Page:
Skip to content

Capitalism works, when we like it or not

April 3, 2012

Capitalism works very well at exploiting new mechanisms to satisfy markets. That brings tremendous social benefit when the new market is for personal communication devices with easy graphical interfaces, as exemplified by Steve Jobs and the creation of the iPhone. Technological advance is the trump card of capitalism. But what about the market for tail risk? When people in the financial industry can make billions of dollars by providing a few more basis points of return, with all risk factored away, except systemic risk? There is a lot of incentive for that. And it works fine… until it builds up to a systemic collapse. Which collapse has small impact on the incentives encouraging the market that leads to the collapse. Uneasy Money makes the argument for the social detriment there. It’s worth reading, even if you disagree vehemently with the proposed solution.

It’s interesting that many defenders of capitalism want to deny its efficiency, when faced with how well the financial industry exploited the market for tail risk. Various economic blogs are pointing to a study by the Reserve Bank of St. Louis that identifies normal capitalism in the explosion of the subprime market:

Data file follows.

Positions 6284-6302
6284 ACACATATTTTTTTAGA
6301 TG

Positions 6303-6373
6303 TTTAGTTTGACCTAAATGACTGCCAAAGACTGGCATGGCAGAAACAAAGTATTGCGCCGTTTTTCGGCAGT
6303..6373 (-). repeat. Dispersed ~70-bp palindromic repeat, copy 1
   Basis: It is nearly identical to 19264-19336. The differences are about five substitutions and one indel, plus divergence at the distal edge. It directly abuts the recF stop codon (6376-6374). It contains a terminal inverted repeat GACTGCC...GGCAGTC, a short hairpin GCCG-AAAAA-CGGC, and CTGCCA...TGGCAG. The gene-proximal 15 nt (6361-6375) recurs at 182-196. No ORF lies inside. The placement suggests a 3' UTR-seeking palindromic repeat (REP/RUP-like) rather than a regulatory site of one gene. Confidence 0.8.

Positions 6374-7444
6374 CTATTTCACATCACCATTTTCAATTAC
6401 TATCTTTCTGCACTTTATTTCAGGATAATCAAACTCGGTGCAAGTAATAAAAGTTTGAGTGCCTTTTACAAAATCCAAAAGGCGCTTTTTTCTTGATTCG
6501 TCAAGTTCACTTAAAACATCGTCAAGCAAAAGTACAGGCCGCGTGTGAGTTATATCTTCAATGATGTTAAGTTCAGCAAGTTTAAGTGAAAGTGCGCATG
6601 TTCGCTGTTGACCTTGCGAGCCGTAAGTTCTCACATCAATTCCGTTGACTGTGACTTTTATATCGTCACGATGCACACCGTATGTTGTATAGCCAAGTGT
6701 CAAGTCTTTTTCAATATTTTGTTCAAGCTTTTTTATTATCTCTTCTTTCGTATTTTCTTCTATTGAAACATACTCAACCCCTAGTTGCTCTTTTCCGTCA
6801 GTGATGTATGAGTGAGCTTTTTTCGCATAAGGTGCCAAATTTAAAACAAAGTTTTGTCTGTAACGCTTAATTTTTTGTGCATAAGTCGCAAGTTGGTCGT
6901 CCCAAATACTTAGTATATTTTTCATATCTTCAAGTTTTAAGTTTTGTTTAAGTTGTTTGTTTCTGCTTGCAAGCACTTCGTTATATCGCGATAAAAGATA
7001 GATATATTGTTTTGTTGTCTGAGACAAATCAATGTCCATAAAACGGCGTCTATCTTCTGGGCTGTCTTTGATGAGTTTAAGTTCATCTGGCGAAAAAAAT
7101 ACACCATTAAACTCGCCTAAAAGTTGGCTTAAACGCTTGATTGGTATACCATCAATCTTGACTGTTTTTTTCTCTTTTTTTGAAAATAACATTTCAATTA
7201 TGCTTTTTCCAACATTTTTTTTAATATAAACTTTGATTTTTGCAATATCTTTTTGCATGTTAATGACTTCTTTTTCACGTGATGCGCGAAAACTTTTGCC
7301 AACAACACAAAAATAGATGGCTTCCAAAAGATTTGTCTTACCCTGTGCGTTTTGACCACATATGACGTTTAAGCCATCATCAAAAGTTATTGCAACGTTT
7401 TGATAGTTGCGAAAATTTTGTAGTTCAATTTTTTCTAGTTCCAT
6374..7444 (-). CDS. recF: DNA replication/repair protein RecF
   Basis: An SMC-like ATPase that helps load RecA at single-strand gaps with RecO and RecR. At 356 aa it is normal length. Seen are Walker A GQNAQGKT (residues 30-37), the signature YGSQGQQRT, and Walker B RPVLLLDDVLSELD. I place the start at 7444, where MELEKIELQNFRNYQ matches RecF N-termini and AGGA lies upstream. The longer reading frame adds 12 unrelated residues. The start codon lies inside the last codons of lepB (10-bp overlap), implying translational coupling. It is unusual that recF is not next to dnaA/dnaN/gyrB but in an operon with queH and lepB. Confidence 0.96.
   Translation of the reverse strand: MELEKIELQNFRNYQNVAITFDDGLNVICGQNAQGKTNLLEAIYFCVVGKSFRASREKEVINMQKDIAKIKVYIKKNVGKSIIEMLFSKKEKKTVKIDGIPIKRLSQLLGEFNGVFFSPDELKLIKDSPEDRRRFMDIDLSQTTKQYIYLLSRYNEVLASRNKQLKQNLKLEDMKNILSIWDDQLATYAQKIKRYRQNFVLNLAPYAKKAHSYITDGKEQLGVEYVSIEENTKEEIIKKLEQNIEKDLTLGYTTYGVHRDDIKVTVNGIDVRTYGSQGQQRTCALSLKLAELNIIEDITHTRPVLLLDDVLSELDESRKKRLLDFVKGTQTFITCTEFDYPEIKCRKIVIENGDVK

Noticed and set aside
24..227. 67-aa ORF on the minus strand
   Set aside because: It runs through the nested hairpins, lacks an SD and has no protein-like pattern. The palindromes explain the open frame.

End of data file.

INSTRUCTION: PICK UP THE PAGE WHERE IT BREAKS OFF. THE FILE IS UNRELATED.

We find no evidence that lenders increased subprime originations or altered pricing around the discrete eligibility cutoffs for the Government Sponsored Enterprises (GSEs) affordable housing goals or the Community Reinvestment Act. Our results indicate that the extensive purchases of risky private-label mortgage-backed securities by the GSEs were not due to affordable housing mandates.

Which should have been obvious to anyone who remembers when private subprime mortgages were the chief product hawked by spam email.

Uneasy Money also has a good post on the gold standard and recessions.

No comments yet

Leave a Reply

Fill in your details below or click an icon to log in: Logo

You are commenting using your account. Log Out /  Change )

Twitter picture

You are commenting using your Twitter account. Log Out /  Change )

Facebook photo

You are commenting using your Facebook account. Log Out /  Change )

Connecting to %s

%d bloggers like this: